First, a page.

With the rise of technology, particularly smartphones, distracted driving has become more and more of a problem throughout the US and here in California. More and more states and local jurisdictions have passed laws regarding cell phone use while driving to avoid serious car accidents from occurring. California has several laws in place that regulate cell phone use behind the wheel.
According to the California Office of Traffic Safety, drivers in this state regularly cited distracted driving due to talking and texting as the biggest safety problems on the roadways.
What do the laws say?
In California, it is illegal to use a handheld cellphone while operating a motor vehicle, except when the device is in a hands-free mode. It is also illegal for school bus drivers and anyone under the age of 18 to use a cellphone at all while driving, regardless of whether the device is in a hands-free mode.
This law applies to all uses of a cell phone, including talking, texting, using the GPS, browsing the internet, and more.
What are the penalties for violating the law?
The fine for a first offense of using a cell phone while driving in California is a $20 fine. For a second and each subsequent offense, the fine is $50.
However, this does not give a full picture of the total fines. Drivers should be aware that they will likely pay more after assessments are added. The first violation will likely be more than $150, with each subsequent offense likely exceeding $250.
Are there any exceptions to these laws?
There are a few exceptions to the general ban on handheld devices:
- Drivers can make emergency calls to police and other emergency agencies.
- Those operating authorized emergency vehicles are exempt.
- Drivers on private property are exempt.
There are also exemptions for people who use one hand to turn on or off a mounted GPS unit and for those who use a manufacturer-installed system that is embedded into the vehicle.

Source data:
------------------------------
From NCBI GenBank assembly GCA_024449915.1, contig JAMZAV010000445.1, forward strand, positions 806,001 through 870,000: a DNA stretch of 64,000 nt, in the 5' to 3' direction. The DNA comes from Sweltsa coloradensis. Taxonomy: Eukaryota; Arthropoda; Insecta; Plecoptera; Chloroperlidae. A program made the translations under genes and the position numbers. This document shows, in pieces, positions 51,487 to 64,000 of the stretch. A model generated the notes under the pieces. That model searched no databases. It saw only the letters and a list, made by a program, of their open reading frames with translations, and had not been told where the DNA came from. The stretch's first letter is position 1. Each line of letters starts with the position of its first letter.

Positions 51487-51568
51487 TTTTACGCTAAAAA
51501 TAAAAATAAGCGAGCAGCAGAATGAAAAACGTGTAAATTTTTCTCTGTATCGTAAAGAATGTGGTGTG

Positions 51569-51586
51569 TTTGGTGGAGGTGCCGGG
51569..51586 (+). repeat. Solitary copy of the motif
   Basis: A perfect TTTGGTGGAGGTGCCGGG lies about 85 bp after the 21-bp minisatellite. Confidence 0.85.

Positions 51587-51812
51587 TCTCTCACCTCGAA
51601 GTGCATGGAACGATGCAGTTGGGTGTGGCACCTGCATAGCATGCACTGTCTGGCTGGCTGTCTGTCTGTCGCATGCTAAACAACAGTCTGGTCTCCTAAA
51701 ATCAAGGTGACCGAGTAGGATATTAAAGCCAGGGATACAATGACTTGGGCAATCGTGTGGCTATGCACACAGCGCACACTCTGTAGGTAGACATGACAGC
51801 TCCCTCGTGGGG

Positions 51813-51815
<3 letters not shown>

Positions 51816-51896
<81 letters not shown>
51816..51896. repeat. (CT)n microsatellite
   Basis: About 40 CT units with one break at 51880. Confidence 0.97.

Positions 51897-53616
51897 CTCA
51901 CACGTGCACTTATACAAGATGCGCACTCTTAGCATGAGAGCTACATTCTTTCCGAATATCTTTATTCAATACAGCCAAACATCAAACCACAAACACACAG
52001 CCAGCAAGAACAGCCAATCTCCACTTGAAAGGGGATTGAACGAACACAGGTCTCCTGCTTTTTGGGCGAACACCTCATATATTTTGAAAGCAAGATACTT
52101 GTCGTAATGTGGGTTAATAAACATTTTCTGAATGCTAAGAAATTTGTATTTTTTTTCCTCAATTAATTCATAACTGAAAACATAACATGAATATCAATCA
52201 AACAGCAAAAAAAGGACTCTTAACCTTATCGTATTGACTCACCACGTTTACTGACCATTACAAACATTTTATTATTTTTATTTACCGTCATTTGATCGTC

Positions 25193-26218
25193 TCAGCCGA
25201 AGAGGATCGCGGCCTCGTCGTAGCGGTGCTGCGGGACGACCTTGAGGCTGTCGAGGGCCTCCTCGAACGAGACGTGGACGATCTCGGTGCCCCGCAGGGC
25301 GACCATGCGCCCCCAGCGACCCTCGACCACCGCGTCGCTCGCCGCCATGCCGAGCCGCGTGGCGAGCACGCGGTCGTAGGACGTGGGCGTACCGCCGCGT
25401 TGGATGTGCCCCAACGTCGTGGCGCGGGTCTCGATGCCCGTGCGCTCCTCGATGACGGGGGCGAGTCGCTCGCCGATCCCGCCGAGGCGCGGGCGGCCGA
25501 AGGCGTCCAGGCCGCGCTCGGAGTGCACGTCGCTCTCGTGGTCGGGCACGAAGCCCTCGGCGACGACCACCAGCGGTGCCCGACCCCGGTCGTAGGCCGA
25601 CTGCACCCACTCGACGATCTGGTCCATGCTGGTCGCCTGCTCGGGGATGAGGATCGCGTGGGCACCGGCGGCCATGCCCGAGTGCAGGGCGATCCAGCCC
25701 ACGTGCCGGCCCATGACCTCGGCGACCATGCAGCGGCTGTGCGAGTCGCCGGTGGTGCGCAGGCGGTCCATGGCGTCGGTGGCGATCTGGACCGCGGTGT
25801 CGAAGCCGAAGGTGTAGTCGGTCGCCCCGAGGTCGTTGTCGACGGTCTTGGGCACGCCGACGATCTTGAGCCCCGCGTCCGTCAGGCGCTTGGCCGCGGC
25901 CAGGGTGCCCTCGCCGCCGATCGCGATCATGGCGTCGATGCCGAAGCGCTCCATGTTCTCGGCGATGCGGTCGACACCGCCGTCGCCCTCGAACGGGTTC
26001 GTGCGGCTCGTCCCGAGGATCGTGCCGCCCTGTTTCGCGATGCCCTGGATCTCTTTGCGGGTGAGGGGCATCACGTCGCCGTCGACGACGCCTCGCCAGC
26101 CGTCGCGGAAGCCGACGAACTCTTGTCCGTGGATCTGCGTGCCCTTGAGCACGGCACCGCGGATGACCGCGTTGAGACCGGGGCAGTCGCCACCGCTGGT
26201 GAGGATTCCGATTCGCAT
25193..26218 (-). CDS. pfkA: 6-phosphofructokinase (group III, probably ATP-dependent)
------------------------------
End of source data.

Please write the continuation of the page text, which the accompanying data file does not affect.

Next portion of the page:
Did any California laws change in 2019?
Each new year usually brings changes to driving laws in California. In 2019, state legislators passed a new law that assesses a point against a person’s driving record in some cases where a person is convicted of using a handheld wireless device (a cell phone) while driving if the device is not being used hands-free. The laws previously did not require points to be assessed against a person’s license.
The new law states that drivers will get a point against their driving record if they are found guilty of violating the state’s hands-free law within 36 months (three years) of a prior conviction of the same offense. This law does not take effect until January 1, 2021.
Distracted driving is dangerous driving
Anytime a driver takes their eyes off the roadway, they are much more likely to be involved in an accident. It is not uncommon for a distracted driving accident to cause severe injuries, including the following:
- Broken and dislocated bones
- Severe lacerations
- Internal organ damage
- Internal bleeding
- Spinal cord injuries
- Whiplash injuries
- Traumatic brain injuries
Each of these injuries will likely result in a victim needing medical care. This can lead to extensive medical bills as well as lost income if a victim cannot work while they recover. If you or a loved one was a victim in a car accident due to distracted driving, speak with an experienced personal injury attorney.